Walker: To the average fan, I don't think you'll see much change from team to team in terms of early-season performance this year vs. other years. I say that because pretty much every team's starters run extremely simplified plays and schemes during the preseason anyway — they don't want to potentially give anything away that could be beneficial during the regular season. And a lot of teams the past couple years were already trending towards either less preseason playing time for their starters or even none at all for some guys, instead placing a bigger emphasis on more controlled training camp practices. So, in that essence, I don't think you'll notice much of a difference. But I will say: if and when established starters begin going down with injuries, or if they are placed on the Reserve/COVID-19 list, then that's when things can start to get interesting. The depth guys on every NFL offseason roster treat each preseason opportunity like their career depends upon it, and if they can't win a spot on their current team, then they hope they've put enough out on tape to catch another team's eye. They don't have those opportunities this year. So while depth is always a major factor year to year, having capable guys ready to go who don't require coaches to make major changes to their systems will be an even bigger deal this year; those teams that don't have that luxury will more than likely struggle to a certain degree.
Mel Kiper's Hair on Colts Forums: "How will the Big Ten, Pac-12, and other conferences decision to postpone or cancel their 2020 football seasons affect Chris Ballard and the front office as they continue to build the Colts for the future?"
Walker: What's going to be critical for Chris Ballard and his staff this fall and going into draft season next year is the relationships they have built across the country with various college coaches. If they have to evaluate college talent based off the 2019 season tape, then they need to be able go to a respective prospect's head coach, coordinator or position coach and know that they're going to be getting an honest assessment of that player's abilities, as well as how they rate in terms of football character and who that player is off the field. I also think having solid evaluators who can seek out traits, and not necessarily on-field production, is going to be huge. Fortunately, the Colts are in good shape on both sides of the coin. It's not ideal — not one bit — but if most college football programs do not play this fall, then Ballard is confident in the guys he has around them to figure it out and get the job done. "We'll be careful. We'll be smart about it," Ballard told reporters July 29. "Knowing the draft is still a ways away, we'll tackle that problem and when the league finally gives us protocols about what we need to do, we'll take a look at them and figure out how we want to handle it."
Chris W. (Newburgh, Ind.): "If we keep a fullback on the roster this year, which position group will lose a spot? Would we lose a tight end, running back or wide recceiver or even an O lineman? It really would be easier to keep a fullback if there were an extra 3-4 roster spots per team. ( I would also like a roster spot to make it easier to carry 3 QB's every year too)."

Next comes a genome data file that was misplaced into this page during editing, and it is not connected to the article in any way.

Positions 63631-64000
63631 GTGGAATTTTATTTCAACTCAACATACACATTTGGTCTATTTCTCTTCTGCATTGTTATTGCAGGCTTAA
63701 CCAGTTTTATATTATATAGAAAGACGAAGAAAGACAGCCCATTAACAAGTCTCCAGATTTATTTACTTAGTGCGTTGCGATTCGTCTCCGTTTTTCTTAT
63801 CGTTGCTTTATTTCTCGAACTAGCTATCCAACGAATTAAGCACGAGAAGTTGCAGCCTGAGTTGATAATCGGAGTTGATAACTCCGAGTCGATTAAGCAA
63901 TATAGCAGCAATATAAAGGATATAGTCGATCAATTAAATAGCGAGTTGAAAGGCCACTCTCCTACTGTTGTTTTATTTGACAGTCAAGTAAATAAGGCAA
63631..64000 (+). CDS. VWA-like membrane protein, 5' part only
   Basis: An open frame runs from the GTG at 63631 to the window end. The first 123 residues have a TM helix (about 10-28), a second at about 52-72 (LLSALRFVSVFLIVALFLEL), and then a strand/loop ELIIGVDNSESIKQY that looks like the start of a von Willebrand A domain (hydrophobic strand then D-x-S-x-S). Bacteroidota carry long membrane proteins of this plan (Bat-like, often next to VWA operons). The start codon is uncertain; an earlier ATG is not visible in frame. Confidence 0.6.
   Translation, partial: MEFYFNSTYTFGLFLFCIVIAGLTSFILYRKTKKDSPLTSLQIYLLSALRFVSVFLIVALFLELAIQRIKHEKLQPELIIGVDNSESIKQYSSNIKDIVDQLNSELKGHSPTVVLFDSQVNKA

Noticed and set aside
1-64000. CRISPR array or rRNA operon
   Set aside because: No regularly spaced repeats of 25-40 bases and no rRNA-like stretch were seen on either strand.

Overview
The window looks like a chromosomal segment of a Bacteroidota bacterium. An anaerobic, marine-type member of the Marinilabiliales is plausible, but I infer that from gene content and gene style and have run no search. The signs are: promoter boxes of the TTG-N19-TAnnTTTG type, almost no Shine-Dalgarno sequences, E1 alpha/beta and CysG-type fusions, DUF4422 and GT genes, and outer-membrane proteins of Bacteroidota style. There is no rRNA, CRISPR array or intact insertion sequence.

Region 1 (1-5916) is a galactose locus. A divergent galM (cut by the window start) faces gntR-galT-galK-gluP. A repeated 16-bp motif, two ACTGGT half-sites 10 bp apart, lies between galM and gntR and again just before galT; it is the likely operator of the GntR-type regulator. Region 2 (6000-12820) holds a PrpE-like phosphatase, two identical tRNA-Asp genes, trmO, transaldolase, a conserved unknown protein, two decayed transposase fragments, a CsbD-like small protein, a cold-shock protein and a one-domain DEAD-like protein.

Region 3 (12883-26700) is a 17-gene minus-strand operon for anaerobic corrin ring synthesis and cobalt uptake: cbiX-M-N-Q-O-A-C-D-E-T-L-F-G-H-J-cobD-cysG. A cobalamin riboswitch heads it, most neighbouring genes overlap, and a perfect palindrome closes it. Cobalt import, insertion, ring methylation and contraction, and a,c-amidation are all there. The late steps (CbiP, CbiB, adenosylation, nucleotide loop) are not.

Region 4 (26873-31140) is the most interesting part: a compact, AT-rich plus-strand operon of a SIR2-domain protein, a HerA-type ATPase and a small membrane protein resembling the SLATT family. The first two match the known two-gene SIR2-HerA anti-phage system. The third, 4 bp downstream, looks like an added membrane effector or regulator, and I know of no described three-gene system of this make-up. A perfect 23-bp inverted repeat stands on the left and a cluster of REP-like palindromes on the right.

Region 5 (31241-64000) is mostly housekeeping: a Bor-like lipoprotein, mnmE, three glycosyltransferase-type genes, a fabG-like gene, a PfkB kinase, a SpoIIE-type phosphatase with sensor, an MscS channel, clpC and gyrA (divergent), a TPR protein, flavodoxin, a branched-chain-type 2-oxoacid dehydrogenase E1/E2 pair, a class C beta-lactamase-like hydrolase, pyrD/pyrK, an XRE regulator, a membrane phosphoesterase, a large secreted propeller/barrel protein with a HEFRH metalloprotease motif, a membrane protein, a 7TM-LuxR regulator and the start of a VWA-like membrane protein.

Walker: The spot I keep going to when considering whether or not to keep fullback Roosevelt Nix on the 53-man roster is at tight end. Now, health, of course, plays into this, but if you can get away with keeping just your three main tight ends in Jack Doyle, Trey Burton and Mo Alie-Cox, then, to me, you can still have six wide receivers, four running backs and one fullback. But it's not like Nix would be potentially taking up a roster spot as a guy logging just five to seven snaps a game on offense; this guy is an established NFL special teams playmaker. If he makes this Colts roster, he's more than likely going to play a major role on special teams, as well, so Frank Reich and his staff are taking all of that into consideration.
Nathan P. (Walton, Ky.): "How excited is Michael Pittman Jr to work with Phillip Rivers?"
Walker: If you go back to April 24, the night the Colts selected Michael Pittman Jr. with the 34th-overall pick in this year's NFL Draft, he told reporters: "I think that's why it's such a great pick because I think they brought me in to impact like right now. They also have Philip Rivers, who I think is a Hall of Famer, and I couldn't be more happy that I get to start with a Hall-of-Fame quarterback. So, that's great." Not every rookie wide receiver gets the opportunity to get that kind of introduction into the NFL; Rivers has bolstered the careers of so many different wide receivers over the last 16 years, and there's no doubt he'll do the same for Pittman Jr. and the Colts this year and possibly beyond.
James M. (San Francisco): "What is the difference between "waiving" and "releasing" a player?"
Walker: The simplest answer I can give you is a player with less than four years of NFL service goes through waivers; that means any other team can claim him within 24 hours after he's waived, or else he becomes a free agent. There's a specific waiver wire order teams follow in order to determine who gets the first crack at a player who has been waived.
A player with more than four years of NFL service is released, and immediately becomes a free agent. Now, if one of those guys with four or more years of NFL experience is cut after the trade deadline and before the end of the calendar year during the regular season, then he, too, is subject to waivers.